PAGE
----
(Redrawn from Guyton AC, Jones CE, Coleman TB: Circulatory Physiology: Cardiac Output and Its Regulation, 2nd ed. Philadelphia: WB Saunders, 1973.)

Analysis of Cardiac Output and Right Atrial Pressure Using Simultaneous Cardiac Output and Venous Return Curves

In the complete circulation, the heart and the systemic circulation must operate together. This means that (1) the venous return from the systemic circulation must equal the cardiac output from the heart and (2) the right atrial pressure is the same for both the heart and the systemic circulation.

Therefore, one can predict the cardiac output and right atrial pressure in the following way: (1) Determine the momentary pumping ability of the heart and depict this in the form of a cardiac output curve; (2) determine the momentary state of flow from the systemic circulation into the heart and depict this in the form of a venous return curve; and (3) “equate” these curves against each other, as shown in Figure 20-14.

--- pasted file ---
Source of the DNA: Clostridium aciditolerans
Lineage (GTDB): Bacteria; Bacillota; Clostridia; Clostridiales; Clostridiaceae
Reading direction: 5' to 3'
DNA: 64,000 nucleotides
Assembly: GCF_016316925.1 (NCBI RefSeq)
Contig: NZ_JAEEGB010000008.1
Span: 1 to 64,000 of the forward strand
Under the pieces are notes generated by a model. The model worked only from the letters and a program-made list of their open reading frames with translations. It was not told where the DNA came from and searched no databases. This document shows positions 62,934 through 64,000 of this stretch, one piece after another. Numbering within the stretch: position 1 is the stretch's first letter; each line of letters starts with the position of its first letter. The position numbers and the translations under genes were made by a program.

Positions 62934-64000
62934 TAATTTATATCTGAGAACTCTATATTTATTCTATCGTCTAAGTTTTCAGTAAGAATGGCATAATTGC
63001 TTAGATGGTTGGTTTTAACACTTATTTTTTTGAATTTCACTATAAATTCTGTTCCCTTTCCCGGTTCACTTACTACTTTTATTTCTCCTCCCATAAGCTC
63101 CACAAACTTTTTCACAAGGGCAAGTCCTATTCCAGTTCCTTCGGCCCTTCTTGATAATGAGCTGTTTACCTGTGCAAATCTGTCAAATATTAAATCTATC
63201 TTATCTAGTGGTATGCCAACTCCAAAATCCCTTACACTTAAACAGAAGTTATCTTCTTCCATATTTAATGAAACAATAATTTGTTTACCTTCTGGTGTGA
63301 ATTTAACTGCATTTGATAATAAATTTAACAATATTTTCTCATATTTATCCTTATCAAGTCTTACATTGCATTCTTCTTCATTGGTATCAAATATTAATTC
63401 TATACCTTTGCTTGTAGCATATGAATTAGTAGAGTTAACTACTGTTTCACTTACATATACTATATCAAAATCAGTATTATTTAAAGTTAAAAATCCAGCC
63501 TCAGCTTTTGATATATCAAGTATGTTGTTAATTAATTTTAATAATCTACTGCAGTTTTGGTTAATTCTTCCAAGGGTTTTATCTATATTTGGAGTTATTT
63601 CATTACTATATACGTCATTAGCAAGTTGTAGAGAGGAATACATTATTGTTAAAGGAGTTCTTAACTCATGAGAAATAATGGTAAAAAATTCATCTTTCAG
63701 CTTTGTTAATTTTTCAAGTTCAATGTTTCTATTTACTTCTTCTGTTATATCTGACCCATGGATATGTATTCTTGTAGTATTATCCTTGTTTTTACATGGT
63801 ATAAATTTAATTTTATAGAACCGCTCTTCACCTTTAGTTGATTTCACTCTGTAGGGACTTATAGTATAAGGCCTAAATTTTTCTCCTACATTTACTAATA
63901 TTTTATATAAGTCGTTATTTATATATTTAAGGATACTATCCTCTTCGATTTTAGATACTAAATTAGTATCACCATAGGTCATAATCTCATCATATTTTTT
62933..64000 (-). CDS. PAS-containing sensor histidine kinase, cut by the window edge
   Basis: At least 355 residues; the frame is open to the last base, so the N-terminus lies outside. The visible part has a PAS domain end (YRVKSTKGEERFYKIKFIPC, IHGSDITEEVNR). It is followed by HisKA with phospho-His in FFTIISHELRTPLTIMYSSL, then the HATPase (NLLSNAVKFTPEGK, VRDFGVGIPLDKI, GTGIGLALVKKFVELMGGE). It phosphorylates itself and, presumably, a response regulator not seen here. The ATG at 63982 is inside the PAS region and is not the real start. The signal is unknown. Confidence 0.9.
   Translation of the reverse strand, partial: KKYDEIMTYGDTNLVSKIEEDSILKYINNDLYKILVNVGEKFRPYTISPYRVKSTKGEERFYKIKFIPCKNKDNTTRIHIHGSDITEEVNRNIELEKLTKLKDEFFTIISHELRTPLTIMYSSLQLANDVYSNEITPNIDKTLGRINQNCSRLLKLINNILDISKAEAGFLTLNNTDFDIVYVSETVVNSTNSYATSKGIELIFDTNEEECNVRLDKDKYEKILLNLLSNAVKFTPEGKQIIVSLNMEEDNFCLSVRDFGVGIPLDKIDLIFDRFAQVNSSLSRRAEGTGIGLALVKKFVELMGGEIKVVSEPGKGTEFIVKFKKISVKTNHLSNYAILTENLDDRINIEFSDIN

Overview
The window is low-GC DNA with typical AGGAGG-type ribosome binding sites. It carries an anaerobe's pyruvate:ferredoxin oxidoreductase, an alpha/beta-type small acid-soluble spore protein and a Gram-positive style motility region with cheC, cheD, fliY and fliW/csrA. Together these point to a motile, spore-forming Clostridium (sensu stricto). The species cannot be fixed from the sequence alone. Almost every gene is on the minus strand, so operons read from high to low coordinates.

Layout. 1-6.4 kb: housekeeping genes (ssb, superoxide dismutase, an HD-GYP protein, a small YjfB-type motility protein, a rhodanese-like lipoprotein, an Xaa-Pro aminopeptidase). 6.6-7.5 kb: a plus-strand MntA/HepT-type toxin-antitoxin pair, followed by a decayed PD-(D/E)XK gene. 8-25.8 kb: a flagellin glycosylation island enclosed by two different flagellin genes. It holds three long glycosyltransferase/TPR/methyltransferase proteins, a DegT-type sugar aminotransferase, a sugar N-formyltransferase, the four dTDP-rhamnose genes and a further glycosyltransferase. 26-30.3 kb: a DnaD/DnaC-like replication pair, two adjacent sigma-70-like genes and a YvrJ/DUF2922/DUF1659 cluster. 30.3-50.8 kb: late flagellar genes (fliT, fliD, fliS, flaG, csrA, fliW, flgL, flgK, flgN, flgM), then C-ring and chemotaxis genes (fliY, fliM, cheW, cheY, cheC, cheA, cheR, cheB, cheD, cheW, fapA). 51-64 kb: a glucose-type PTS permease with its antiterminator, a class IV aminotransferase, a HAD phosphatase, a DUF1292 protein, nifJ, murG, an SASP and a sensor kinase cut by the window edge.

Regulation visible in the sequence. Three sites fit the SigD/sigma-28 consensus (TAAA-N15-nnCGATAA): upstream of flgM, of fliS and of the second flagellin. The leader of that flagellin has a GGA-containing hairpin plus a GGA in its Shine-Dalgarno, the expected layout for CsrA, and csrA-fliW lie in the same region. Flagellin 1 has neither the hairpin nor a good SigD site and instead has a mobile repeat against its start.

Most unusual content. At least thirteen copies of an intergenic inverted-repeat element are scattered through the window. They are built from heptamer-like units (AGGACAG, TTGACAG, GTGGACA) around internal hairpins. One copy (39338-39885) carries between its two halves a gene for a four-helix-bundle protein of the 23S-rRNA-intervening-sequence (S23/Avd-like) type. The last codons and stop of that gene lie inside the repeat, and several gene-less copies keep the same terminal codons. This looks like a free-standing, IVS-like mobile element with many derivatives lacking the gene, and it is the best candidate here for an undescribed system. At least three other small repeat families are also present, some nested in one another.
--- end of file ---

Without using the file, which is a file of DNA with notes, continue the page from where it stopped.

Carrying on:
image

Figure 20-14 The two solid curves demonstrate an analysis of cardiac output and right atrial pressure when the cardiac output (red line) and venous return (blue line) curves are normal. Transfusion of blood equal to 20 percent of the blood volume causes the venous return curve to become the dashed curve; as a result, the cardiac output and right atrial pressure shift from point A to point B. Psf, mean systemic filling pressure.

Two curves in the figure depict the normal cardiac output curve (red line) and the normal venous return curve (blue line). There is only one point on the graph, point A, at which the venous return equals the cardiac output and at which the right atrial pressure is the same for both the heart and the systemic circulation. Therefore, in the normal circulation, the right atrial pressure, cardiac output, and venous return are all depicted by point A, called the equilibrium point, giving a normal value for cardiac output of 5 L/min and a right atrial pressure of 0 mm Hg.

Effect of Increased Blood Volume on Cardiac Output